Fragment of a filmmaker’s work: Marc Karlin
Marc Karlin (1943-1999) belongs to that generation of filmmakers who, after having gone through the militant experience of the sixties and seventies, developed a new political filmmaking praxis in the eighties (the years of Margaret Thatcher and Ronald Reagan) by rethinking and moving beyond the Marxist tradition. His political activism expressed itself in a radical approach to documentary aesthetics and a constant attempt to build an alternative film culture in opposition to the media system – he was the editor and publisher of an independent film journal, Vertigo, founded in 1993. From Nightcleaners Part 1 (1972-75), made as a member of the Berwick Street Film Collective, Karlin saw the film form as a mirror of the revolutionary process: aesthetics had to be as radical as politics. All the rushes of the film, too similar to a classical agit-prop documentary, were completely deconstructed using the optical printer and the editing: the result was a complex avant-garde film about the contradictions of militant thinking and the women's struggle for rights and union recognition. The discrepancies of militant cinema were inscribed directly in the film language and its materiality: this was the trademark of Karlin's future work. In the eighties and nineties, Karlin made twelve films: he benefited from the new challenges and openings in television made possible by Channel 4 and he carved out a space that left uncompromised his political vision. The film form that Karlin thought about and refounded is the essay film: a hybrid form, open to political actuality (the revolution in Nicaragua for example), simultaneously turning to the past – considered as an archive of the oppressed – and towards the future – considered as a utopian promise. This hybrid form assembled elements from the archive (making visual metaphors and conceptual short circuit), arguments and quotations (a multi-layered literary voicing and a fragmented narrative), and an elegant visual choreography (camera tracking through space and time). At the beginning of the decade of the ascending neoliberalism, the age of oblivion, Karlin made For Memory (1982), an unorthodox portrait of capitalism, the growing of cultural amnesia and the tyranny of memory: the act of remembering is shown as an interrogation of the future and as a walk through the British revolutionary tradition – John Milton and the Levellers. Disappointed by the times he was living in Europe, Karlin, an internationalist socialist, was immediately interested in the Nicaragua revolution (that began in 1979 with the end of Somoza's regime) and he decided to make a series of films about this challenging process. The starting point was a photobook made by Susan Meiselas: Voyages (1985) was the first of a four parts series that found a coda in 1991 with Scenes for a Revolution. Karlin never made a triumphant portrait of the country and never interviewed the main Sandinista leaders, as he wanted to be with the ordinary Nicaraguan people, filming from the roots and not from the top of the country. For each part of the project he invented and adjusted a dialectical film form in order to reveal all the daily beauty and the hard contradictions of the revolution. The five Nicaraguan films are not effective political or propaganda tools, nor ideological manifestos; they are subtle thinking forms about real struggle and real people. The following part of Karlin's research about revolution was Utopias (1989), a melancholic and pensive essay about the crisis and the heritage of the left. Utopias was Karlin's response to Margaret Thatcher's claim that socialism was dead: the film is structured around an imaginary banquet where six guests, from different factions of the left are invited to debate the relevance of the socialist project for their own life's work. If Utopias was about the past of the left, Between Times (1993) was a kind of a bitter coda made to imagine the future of the revolutionary tradition. After the collapse of the Soviet system and the birth of Tony Blair's New Labour, Karlin was trying to make a film not about definitions, but an invitation to think about the possibility to find a place for the word “us” in the current political vocabulary and to build a possible resistance to barbarity. When Marc Karlin died, in 1999, The Independent wrote that he “was the most significant, unknown filmmaker working in Britain during the past three decades”: his work is now rediscovered, and we see it as an important missing figure in the documentary film history, the lost-and-found link between militant and experimental cinema.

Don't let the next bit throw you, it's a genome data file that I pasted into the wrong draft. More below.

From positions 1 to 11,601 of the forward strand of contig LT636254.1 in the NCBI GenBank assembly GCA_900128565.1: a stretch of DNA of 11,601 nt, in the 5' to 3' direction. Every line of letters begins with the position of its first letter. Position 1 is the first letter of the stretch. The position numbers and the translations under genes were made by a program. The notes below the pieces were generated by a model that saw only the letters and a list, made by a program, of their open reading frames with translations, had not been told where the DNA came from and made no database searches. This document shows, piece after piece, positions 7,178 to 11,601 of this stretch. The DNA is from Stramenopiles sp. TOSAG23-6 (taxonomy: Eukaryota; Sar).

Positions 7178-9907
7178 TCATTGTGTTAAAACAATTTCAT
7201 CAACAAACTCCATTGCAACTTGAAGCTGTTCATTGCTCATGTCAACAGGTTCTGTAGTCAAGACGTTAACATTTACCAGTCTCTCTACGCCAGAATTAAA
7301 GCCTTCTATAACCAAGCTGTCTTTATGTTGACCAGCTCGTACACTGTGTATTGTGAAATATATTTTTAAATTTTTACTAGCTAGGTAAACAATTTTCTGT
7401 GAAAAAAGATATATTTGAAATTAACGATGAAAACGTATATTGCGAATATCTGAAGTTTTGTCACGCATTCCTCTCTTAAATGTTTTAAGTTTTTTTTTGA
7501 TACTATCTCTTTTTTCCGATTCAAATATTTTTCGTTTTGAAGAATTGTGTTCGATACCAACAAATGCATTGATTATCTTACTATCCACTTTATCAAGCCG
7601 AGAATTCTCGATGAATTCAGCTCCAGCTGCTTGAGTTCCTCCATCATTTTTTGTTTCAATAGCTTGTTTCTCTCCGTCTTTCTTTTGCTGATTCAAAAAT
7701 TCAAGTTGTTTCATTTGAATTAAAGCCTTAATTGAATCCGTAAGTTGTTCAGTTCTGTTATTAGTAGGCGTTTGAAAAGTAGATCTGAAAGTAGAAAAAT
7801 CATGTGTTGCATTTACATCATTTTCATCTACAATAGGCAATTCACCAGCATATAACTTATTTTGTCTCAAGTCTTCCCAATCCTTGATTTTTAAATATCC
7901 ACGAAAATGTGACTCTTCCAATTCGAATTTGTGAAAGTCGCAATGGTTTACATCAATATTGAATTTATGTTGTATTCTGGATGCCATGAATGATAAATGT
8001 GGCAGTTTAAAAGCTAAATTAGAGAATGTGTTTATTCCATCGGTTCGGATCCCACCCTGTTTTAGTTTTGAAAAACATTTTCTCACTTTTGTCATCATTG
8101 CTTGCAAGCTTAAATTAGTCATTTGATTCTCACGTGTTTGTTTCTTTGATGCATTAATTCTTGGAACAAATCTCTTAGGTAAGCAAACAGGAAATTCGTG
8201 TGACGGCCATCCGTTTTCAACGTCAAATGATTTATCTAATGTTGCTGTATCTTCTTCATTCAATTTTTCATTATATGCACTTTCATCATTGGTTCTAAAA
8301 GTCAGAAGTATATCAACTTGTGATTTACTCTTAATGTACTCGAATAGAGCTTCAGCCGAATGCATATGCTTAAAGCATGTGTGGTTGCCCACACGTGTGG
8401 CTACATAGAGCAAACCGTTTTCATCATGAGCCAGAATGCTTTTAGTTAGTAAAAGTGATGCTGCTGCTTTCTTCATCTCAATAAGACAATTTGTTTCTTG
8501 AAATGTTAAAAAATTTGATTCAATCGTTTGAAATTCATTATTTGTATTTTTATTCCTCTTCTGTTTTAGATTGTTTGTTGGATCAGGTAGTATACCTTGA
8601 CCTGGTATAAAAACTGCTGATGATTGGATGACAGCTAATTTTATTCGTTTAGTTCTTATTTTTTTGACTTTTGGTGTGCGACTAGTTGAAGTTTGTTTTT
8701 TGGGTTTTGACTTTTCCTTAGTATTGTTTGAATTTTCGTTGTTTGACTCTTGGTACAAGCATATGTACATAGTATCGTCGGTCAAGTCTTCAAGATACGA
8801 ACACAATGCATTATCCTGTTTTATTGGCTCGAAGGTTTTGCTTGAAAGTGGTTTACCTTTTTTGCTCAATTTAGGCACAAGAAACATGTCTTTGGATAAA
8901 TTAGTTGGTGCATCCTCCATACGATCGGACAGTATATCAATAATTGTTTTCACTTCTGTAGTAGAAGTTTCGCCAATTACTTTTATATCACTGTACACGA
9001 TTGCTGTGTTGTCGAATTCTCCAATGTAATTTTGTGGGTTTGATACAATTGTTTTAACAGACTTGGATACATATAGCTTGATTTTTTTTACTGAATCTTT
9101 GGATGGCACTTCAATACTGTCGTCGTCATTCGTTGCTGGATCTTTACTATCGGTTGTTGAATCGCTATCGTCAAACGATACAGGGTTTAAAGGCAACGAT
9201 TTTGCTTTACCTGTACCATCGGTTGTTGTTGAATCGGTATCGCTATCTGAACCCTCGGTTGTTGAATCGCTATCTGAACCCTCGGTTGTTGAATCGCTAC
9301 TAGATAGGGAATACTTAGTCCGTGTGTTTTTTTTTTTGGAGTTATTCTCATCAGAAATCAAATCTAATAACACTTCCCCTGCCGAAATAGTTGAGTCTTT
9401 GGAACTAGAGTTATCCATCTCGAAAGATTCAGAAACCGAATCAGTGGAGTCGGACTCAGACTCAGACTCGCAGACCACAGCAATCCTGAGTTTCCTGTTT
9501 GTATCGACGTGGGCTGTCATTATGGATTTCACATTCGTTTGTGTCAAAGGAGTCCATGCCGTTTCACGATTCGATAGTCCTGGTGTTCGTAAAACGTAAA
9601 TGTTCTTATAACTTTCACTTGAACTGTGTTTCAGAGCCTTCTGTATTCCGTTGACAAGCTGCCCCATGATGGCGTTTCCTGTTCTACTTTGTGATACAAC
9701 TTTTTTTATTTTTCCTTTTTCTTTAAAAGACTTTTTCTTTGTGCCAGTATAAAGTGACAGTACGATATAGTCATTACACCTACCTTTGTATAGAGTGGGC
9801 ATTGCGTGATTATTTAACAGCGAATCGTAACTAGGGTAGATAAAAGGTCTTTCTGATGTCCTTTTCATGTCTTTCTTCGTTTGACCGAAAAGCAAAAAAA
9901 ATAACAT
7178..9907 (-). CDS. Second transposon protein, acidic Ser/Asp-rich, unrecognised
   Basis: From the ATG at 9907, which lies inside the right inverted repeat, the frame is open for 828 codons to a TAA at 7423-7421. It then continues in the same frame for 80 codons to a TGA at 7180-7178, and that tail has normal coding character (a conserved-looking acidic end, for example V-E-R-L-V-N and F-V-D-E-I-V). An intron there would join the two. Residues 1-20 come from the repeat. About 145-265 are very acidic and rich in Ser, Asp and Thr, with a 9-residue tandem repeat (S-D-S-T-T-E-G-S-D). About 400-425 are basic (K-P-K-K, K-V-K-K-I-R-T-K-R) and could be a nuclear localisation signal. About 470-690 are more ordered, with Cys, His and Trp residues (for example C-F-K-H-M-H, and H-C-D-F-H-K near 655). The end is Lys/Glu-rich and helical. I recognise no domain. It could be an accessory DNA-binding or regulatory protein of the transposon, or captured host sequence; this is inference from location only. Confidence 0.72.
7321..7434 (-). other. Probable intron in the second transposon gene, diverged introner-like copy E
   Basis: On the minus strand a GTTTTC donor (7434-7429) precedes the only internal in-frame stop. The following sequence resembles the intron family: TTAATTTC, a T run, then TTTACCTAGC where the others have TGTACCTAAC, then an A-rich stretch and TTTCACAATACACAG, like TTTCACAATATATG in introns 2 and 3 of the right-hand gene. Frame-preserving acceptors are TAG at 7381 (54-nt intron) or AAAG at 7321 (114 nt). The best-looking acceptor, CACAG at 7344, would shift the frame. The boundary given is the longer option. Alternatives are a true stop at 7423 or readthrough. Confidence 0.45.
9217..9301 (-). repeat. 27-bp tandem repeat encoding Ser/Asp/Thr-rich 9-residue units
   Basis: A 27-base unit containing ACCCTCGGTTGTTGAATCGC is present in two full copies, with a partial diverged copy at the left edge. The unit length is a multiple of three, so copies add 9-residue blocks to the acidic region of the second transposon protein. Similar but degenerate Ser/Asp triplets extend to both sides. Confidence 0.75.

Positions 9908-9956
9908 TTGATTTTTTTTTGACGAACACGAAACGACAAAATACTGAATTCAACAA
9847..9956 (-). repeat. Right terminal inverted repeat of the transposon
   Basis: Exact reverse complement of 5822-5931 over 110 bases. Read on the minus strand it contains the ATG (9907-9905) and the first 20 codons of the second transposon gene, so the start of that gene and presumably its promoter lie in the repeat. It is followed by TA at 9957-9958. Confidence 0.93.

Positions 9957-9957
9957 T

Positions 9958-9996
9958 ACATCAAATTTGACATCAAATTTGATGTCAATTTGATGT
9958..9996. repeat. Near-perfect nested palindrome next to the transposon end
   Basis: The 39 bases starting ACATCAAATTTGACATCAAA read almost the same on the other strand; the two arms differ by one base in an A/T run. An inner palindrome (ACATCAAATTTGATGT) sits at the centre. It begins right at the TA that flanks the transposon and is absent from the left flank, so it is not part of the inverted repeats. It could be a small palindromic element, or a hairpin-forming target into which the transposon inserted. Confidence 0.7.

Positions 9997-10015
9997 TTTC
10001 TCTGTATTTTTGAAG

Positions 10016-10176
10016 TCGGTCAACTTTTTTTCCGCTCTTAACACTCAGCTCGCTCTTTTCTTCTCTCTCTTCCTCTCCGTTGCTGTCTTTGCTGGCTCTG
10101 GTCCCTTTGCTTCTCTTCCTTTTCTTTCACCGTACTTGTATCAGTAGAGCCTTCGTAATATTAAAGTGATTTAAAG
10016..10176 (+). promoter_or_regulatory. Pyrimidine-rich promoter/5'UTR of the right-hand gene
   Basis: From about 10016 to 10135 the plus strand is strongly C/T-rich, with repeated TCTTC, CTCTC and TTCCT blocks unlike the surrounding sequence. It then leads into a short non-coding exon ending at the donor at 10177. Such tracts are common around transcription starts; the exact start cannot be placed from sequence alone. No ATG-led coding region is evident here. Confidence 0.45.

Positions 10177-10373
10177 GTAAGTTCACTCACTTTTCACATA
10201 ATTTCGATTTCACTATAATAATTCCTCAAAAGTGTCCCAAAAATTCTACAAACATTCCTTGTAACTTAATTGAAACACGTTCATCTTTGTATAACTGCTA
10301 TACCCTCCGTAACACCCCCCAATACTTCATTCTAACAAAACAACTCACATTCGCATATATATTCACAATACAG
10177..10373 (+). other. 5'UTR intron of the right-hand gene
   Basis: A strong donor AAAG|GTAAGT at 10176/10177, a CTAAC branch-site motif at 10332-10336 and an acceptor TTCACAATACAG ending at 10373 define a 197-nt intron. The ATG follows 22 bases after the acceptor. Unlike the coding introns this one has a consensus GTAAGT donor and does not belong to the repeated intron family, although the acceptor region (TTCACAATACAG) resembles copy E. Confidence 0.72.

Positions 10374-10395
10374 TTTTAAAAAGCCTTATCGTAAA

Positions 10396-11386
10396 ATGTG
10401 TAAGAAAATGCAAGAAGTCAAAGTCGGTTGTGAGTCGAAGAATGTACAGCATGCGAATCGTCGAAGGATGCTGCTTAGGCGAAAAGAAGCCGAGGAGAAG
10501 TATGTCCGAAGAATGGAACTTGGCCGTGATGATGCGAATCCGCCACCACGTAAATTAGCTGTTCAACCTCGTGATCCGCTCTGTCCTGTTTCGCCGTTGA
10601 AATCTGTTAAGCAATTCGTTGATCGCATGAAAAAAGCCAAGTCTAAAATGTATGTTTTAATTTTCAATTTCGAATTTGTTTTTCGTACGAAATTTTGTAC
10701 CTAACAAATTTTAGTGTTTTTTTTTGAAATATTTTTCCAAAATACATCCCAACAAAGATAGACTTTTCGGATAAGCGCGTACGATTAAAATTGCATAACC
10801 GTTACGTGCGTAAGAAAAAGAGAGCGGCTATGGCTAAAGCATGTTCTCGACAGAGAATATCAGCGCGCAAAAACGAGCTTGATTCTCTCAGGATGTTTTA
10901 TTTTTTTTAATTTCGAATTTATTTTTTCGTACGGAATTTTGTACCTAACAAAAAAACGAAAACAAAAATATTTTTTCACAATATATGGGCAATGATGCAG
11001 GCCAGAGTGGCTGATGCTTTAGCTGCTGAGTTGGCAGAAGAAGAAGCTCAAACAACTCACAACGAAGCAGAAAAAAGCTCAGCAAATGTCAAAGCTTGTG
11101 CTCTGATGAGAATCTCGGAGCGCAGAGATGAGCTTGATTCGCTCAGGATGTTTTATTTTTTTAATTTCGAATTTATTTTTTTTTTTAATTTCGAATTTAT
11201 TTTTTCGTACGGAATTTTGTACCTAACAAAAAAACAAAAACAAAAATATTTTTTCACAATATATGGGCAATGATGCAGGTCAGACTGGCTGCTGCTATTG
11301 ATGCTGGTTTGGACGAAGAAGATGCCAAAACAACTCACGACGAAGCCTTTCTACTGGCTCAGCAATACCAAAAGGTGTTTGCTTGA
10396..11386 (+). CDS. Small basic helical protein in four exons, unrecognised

Partnered with the Marc Karlin Archive – Hermione Harris, Holly Aylett and Andy Robson.
Debates led by Federico Rossin.